The 32 year old champion is looking to etch his name in to the records books and break the 50-0 record of Floyd Mayweather. Whilst there is some criticism of his competition Wanheng does have some good opponents mixed into his record, such as Florante Condes, Saul Juarez and Tatsuya Fukuhara. Sadly though he also has a lot of filler opposition, including the likes of Silem Serang and Jaysever Abcede, both of whom he beat in non-title fights whilst being a reigning world champion.
Although he's never unified or faced the stiffest of competition there needs to be a good dose of respect for Wanheng who has shown real commitment to the Minimumweight division. He is one of the very few fighters to have not really changed weight during his career. His first professional title was the WBC Youth Minimumweight title, which he won back in 2007, and all of his bouts of note have been at 105lbs. A real dedication to making weight.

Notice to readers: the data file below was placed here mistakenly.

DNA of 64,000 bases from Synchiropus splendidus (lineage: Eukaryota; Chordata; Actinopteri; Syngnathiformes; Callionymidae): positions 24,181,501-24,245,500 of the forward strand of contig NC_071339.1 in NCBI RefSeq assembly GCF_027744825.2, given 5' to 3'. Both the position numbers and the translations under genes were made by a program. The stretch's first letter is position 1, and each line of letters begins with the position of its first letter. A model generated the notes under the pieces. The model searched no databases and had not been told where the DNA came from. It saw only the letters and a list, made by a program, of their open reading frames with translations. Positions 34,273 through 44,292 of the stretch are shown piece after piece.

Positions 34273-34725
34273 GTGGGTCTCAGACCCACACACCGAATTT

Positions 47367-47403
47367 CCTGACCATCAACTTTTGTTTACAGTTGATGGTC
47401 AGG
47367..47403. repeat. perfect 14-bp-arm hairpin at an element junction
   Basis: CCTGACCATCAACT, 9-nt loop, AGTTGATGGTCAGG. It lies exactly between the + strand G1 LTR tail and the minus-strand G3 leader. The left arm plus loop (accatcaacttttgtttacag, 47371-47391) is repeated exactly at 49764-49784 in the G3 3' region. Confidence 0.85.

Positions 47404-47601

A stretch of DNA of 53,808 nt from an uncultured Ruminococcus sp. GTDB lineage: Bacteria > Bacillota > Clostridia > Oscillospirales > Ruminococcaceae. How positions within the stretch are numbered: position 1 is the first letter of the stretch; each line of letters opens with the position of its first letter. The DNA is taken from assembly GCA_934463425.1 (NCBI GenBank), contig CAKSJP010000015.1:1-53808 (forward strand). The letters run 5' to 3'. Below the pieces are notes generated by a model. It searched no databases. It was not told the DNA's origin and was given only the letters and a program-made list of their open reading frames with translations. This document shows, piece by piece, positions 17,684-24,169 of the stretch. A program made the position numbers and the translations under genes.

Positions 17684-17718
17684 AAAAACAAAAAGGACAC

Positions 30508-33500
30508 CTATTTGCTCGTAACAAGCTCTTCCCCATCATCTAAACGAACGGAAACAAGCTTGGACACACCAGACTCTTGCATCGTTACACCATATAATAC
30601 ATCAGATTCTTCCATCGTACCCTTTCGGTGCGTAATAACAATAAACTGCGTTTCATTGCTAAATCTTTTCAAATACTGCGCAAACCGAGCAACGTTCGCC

In the ring Wanheng blows hot and cold. At his best he's a defensively tight, stalker with under-rated power, good combinations accurate counter shots. These were seen fantastically last time out, when he stopped Estrada in 5 rounds after dropping him numerous times. At his worst however he can be made to look tense, slow and unwilling to trade blows, as we saw against Fukuhara and Melvin Jerusalem. If a fighter is busy they can handcuff Wanheng who really needs to pick his moments and can't match the output of some younger fighters.
The once beaten Taduran made his debut in May 2015, 3 months after Wanehng won the WBC title, and was just 18 at the time. He would begin his career with 6 straight wins before suffering a razor thin decision loss to Joel Lino. Since then he has racked up 6 more wins and progressively faced stiffer and stiffer competition, with his most recent win coming against former world title challenger Jerry Tomogdan, for the GAB Minimumweight title. Sadly other than Tomogdan there is little quality on Taduran's record with his next between wins being against Phillip Luis Curedo and Ronbert Onggocan.